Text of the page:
Tree Haven Home by Mary Jo Oxrieder - Fine Art Print
Fine Art Print - Image size: 8" X 10", backed & sleeved.
Fine art prints and cards of Mary Jo Oxrieder's original watercolor & Ink/mixed media paintings.
Story: My Mother told me that as soon as I could walk I gravitated to trees. She has pictures of me at three hugging my first tree, my little arms against a giant oak. I’d talk to trees like other kids talked to cats and dogs. (I did that too, along with squirrels, chipmunks, birds …you get the picture.) One could easily imagine I’d be a kid “challenged” by life in the classroom and you’d be right. Sitting indoors for long stretches, interacting in groups was a struggle and I was teased but I also made close friends of other highly imaginative, geeky, shy kids.
My love of trees intensified as I found out more about them. How critical them are for our survival, how beautiful and energizing for our peace of mind. I dove into my psych and science studies, overcoming my reluctance to be indoors, around too many people. After graduation, I found jobs that made a difference to sustaining our precious forests around the world. I shut down the pulls to be alone and introspective and made myself do the work I felt must be done. Until one bright morning in the middle of yet another large and busy city. I realized I was exhausted. Its as if I suddenly woke up. I looked around me at the buildings, the rushing people annoyed that I was standing in the middle of the sidewalk, felt myself breathe in the exhaust-filled air. I canceled my meetings and walked to the nearest park and sat for hours. When was the last time I’d walked in a forest for pure joy rather than to assess it? When was the last time I’d camped, hiked or hugged a tree? I could hardly remember.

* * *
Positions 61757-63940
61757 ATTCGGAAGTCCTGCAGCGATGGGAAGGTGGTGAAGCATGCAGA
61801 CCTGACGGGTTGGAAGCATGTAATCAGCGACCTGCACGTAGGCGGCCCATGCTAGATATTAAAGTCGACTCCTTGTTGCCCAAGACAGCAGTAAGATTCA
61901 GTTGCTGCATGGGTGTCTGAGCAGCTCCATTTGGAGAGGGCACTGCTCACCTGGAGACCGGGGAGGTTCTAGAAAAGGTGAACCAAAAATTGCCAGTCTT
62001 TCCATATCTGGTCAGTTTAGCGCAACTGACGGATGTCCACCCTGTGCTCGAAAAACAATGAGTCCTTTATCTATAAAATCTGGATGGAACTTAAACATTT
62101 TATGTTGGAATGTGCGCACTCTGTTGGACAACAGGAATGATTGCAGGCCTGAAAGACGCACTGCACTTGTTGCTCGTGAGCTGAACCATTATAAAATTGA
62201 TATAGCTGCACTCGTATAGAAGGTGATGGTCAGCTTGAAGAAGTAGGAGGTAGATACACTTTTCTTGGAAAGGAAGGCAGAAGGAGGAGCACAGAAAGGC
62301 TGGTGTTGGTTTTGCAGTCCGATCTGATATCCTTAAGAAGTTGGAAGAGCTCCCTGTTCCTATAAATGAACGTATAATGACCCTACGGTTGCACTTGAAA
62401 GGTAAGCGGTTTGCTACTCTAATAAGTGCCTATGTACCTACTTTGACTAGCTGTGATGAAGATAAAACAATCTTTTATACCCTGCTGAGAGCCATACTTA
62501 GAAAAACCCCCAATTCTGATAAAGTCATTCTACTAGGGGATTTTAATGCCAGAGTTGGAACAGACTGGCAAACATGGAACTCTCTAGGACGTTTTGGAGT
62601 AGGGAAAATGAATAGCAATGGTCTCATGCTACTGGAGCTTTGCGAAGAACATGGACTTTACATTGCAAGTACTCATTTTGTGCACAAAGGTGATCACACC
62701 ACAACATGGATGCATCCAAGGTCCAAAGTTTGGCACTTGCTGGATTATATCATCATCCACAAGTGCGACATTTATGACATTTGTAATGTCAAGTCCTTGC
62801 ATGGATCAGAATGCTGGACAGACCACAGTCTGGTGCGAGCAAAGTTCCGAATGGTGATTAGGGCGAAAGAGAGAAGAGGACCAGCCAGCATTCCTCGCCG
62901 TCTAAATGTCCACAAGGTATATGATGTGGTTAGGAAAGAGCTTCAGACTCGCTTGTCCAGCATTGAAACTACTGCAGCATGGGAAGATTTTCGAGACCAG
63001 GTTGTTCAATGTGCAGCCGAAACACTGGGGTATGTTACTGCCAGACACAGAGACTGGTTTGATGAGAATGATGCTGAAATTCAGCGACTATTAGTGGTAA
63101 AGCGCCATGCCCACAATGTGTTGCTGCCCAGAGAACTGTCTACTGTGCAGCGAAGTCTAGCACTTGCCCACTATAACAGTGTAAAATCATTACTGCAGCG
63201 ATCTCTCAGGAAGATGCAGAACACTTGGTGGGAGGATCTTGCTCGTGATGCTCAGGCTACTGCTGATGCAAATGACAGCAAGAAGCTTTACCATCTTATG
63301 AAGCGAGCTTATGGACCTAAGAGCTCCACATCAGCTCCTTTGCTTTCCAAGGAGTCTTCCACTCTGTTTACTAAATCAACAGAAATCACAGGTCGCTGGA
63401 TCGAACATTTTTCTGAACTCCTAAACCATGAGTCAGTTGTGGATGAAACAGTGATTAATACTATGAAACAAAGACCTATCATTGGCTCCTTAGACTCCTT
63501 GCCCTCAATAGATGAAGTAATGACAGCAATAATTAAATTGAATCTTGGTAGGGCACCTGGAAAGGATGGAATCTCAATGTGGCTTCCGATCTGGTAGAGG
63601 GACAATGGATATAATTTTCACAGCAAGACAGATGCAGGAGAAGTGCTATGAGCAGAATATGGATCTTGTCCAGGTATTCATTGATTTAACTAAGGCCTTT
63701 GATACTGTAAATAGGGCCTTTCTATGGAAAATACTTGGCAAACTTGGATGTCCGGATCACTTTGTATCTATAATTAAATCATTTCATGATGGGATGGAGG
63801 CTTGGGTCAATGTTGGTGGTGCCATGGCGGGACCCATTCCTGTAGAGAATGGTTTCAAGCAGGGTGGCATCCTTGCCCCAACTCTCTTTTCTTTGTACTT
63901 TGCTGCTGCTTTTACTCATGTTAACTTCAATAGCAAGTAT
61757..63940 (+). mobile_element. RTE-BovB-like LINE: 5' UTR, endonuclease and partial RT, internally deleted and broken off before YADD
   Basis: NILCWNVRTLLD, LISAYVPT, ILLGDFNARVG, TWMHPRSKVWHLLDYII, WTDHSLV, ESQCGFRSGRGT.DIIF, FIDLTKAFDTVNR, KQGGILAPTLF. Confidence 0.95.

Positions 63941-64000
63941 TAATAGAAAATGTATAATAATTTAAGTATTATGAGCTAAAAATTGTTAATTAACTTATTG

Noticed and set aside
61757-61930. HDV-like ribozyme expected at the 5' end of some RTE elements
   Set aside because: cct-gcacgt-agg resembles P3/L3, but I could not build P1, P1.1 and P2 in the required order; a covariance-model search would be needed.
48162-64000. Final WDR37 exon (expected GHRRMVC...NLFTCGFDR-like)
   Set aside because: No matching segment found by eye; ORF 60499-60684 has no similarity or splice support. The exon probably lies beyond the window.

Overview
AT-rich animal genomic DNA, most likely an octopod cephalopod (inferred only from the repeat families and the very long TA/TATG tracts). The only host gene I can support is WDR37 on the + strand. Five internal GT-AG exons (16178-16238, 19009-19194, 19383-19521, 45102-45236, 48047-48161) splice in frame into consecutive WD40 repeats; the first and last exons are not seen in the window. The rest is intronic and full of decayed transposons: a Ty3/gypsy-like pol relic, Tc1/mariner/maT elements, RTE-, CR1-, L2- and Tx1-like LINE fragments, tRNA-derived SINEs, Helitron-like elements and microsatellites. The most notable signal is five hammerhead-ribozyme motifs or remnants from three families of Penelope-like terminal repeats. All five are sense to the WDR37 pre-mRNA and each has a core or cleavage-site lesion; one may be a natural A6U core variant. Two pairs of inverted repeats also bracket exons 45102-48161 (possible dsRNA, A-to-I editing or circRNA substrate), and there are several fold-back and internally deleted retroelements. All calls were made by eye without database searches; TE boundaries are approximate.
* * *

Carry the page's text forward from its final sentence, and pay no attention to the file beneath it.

You can probably guess the sudden turn my story takes. Over the next few weeks I got a grip on myself and my life. I was not the only person doing this work. It really wasn’t “all up to me.” No one close to me was surprised to hear that I quit my very serious jobs and moved as close to mountains and trees as I could get myself and my thoroughly relieved family. I think everyone who knew and loved me gave a collective sigh of “about time.” I’m with my family – really with them now. I feel present to life again. Once more I hug trees, grow trees, write about trees, know trees intimately. And, of course, talk to trees. Doesn’t everyone?
All artwork by Mary Jo Oxrieder is copyrighted and may not be reproduced in any form with out written permission from the artist.